In reversal, Sunni party says it will participate in elections
Lawmaker ends boycott threat, tells Iraqis to vote
BAGHDAD - A prominent Sunni lawmaker announced yesterday that his party would participate in parliamentary elections, less than a week after pulling it from the race.
The decision effectively lifts the lingering threat that minority Sunnis would boycott the vote, which the United States hopes will bolster national reconciliation efforts and pave the way for American combat forces to go home.
Lawmaker Saleh al-Mutlaq is himself banned from taking part in the election by a committee tasked with vetting candidates for ties to Saddam Hussein’s Ba’ath Party. He says he quit the party in the 1970s and yanked his party from the race last Saturday to protest his being blacklisted.
At a news conference yesterday Mutlaq announced that his National Dialogue Front would contest the race, and called on Iraqis to go to the polls.
“After so many calls from our supporters, the Iraqi people, not to give others a chance to spoil our project, your brothers in the National Dialogue Front have decided to actively participate . . . in the upcoming elections,’’ he said.
But in Iraq’s hurly-burly political world, it was unclear whether Mutlaq’s reversal would significantly affect the turnout or the result.
Asked to explain his turnaround, Mutlaq replied: “We do not want to be a reason the Sunni people lose.’’
Popular Sunni opinion seemed mixed on whether Mutlaq’s decision would significantly affect the March 7 election or their decision to vote.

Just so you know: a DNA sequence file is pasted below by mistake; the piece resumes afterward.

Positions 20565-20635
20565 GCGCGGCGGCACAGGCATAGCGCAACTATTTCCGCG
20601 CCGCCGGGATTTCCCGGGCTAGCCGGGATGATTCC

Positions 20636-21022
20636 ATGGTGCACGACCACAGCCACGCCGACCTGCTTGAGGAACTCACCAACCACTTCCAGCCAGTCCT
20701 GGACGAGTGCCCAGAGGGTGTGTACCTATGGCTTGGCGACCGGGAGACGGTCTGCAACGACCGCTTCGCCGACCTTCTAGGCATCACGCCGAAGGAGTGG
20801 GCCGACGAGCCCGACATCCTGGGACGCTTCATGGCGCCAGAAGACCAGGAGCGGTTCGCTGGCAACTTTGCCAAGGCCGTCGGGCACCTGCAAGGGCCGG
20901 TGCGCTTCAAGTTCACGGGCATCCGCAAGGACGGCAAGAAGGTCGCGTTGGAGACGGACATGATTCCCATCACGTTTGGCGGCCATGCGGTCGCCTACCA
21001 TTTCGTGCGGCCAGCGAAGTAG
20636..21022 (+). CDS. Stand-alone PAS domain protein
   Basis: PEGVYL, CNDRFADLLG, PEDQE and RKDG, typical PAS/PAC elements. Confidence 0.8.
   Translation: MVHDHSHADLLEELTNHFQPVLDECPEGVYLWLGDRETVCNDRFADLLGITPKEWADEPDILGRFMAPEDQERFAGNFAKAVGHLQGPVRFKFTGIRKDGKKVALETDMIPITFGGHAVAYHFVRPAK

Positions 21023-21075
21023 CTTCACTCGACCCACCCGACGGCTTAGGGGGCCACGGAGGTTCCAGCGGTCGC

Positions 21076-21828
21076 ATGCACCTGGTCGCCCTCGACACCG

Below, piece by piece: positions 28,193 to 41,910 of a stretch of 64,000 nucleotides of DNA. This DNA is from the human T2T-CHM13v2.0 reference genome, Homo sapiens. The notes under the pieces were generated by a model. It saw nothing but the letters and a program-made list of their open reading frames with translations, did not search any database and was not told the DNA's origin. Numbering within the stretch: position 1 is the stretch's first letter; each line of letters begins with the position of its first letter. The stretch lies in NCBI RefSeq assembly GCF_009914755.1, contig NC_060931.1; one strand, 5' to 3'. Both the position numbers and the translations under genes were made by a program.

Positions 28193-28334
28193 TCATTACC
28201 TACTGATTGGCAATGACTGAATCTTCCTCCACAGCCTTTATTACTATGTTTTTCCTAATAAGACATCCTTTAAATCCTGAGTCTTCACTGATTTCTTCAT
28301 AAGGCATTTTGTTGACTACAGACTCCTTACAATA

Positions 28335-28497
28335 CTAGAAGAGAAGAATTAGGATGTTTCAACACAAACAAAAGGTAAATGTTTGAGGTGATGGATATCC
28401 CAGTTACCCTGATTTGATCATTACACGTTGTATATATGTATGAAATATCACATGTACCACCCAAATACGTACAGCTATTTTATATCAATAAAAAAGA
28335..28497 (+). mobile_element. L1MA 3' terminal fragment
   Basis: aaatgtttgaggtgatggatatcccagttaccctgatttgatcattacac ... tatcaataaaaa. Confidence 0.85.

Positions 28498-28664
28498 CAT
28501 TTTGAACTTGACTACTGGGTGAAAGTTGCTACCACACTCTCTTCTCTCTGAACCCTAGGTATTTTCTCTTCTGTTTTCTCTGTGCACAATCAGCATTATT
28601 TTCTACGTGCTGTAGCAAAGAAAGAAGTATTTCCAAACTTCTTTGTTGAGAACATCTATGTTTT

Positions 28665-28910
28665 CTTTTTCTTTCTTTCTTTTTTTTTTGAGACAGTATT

“Mutlaq’s group has a considerable weight in Iraq and a lot of Sunni people decided to boycott elections after the decision to bar Mutlaq, but now they are happy with this decision and they will go to the polls,’’ said Adil Naji, 55, a Baghdad resident.
But Michael Hanna, an analyst on Iraqi affairs at the Century Foundation in New York, said it was questionable whether Mutlaq’s previous decision to keep his party out of the election would have led to a wider Sunni boycott. He said after Sunnis widely boycotted the January 2005 election, they were shut out of the political process. That boycott was followed by a sharp increase in violence.
“It was such a disastrous experience that the notion of a boycott itself has lost a lot of credibility,’’ he said.
Mutlaq’s National Dialogue Front has 11 seats in the outgoing legislature, the second-largest Sunni bloc in Parliament. He fared well in last year’s provincial elections, especially in the Sunni heartland of Anbar province.
The National Dialogue Front is fielding 175 candidates in the election and is considered one of the stronger Sunni parties in the race. Other Sunni parties expected to attract votes are one led by Sunni Sheikh Ahmed Abu Risha, a key figure in Anbar Province, and another led by Iraq’s vice president, Tariq al-Hashimi.
The decision by the Shi’ite-dominated committee to blacklist Mutlaq and hundreds of other candidates, most of them Sunnis, raised fears that Sunnis might shun the election or view the results as tainted.
The United States has tied its troop drawdown to a fair and smooth election process. An eruption of election-related violence could slow or stop the withdrawal of combat forces slated for the end of the summer.